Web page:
It had seemed harmless enough to take Jean Westlake home from a party. Harmless enough, when he discovered she was a struggling law student, to allow her the use of his flat and library while he was in chambers and his beautiful actress wife in America. And then, on the night of his wife's return, Jean is found dead in compromising circumstances. Worse still, her apparent suicide is quickly shown to be murder.
Horrified, Armitage sees the case build up against him, his most trivial actions made to seem of sinister import as he is interrogated by an obviously hostile police inspector. His friends, even his wife, begin to believe in his guilt.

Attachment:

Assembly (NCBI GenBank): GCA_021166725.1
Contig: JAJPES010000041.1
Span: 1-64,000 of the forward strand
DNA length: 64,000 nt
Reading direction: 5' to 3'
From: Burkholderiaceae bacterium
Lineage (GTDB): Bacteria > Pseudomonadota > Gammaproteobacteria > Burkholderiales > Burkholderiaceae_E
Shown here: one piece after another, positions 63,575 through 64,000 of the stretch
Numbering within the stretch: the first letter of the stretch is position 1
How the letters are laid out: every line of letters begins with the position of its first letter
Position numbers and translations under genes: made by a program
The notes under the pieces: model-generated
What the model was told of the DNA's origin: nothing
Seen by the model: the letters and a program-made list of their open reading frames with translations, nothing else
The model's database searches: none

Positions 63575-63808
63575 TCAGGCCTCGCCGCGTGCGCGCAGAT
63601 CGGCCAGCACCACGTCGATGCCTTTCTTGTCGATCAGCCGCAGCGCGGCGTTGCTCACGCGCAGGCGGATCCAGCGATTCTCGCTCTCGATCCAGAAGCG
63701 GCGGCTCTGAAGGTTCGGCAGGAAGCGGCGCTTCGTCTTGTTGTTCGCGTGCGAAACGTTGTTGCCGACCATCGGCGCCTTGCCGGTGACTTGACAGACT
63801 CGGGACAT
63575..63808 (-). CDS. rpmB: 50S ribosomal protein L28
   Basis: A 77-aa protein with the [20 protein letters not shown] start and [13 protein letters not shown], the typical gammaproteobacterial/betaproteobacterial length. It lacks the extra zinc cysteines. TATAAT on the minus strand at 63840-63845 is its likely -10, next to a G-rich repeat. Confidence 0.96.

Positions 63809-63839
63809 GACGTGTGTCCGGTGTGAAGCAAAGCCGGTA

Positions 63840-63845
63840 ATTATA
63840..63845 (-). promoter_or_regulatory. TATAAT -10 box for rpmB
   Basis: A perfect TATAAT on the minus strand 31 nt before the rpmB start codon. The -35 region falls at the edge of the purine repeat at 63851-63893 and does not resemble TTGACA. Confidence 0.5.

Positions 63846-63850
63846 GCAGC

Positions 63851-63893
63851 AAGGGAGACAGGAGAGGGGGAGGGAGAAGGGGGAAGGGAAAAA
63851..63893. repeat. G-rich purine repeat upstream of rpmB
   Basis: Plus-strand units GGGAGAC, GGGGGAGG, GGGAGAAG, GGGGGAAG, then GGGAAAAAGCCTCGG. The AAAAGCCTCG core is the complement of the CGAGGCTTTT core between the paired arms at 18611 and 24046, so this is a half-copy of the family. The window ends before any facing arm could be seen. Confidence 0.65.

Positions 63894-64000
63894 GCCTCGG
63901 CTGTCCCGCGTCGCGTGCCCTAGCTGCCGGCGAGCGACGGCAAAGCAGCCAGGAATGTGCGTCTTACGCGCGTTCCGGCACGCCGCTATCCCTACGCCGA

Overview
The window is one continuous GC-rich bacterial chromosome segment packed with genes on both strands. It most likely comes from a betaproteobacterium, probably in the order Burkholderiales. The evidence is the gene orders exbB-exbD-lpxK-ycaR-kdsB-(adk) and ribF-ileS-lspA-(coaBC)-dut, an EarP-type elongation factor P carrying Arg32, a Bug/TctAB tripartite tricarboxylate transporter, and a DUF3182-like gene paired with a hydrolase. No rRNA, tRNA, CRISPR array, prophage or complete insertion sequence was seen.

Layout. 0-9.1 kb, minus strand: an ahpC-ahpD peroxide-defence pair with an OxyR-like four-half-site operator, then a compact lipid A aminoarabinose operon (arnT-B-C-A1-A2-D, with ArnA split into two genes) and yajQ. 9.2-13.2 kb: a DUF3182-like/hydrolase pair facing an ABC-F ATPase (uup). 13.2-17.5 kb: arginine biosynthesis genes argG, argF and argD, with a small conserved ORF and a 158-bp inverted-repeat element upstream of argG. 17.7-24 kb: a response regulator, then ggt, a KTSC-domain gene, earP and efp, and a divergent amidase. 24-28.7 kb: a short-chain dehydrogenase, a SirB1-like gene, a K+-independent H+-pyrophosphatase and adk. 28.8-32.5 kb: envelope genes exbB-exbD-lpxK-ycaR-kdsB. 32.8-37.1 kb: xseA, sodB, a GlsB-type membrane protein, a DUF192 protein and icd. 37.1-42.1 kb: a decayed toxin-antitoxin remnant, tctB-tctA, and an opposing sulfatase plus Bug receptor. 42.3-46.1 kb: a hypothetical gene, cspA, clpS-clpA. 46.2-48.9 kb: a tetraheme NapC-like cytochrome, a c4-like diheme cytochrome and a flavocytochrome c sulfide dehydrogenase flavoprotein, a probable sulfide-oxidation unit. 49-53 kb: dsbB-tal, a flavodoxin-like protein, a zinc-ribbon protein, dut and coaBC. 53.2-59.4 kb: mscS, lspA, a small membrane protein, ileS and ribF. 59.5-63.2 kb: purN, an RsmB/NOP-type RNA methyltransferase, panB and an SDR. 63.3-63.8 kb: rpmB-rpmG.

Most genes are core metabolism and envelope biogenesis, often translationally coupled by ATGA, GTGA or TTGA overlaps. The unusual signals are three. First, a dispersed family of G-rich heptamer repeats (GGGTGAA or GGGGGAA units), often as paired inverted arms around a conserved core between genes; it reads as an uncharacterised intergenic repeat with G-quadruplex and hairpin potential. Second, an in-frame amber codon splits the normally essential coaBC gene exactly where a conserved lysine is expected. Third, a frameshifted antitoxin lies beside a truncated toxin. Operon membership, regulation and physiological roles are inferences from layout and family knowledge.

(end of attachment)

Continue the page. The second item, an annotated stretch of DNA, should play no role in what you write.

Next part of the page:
Only one person is convinced of Alan Armitage's innocence, and that is Alan Armitage himself. Hence his decision, against legal advice, to act as his own defence counsel in a trial filled with legal niceties and dramatic, edge-of-the-seat suspense,
Roy Lewis has already made a name for himself with legal crime novels. Here his expertise is skilfully deployed in the interests of a compelling and intricate story whose denouement will surprise and satisfy.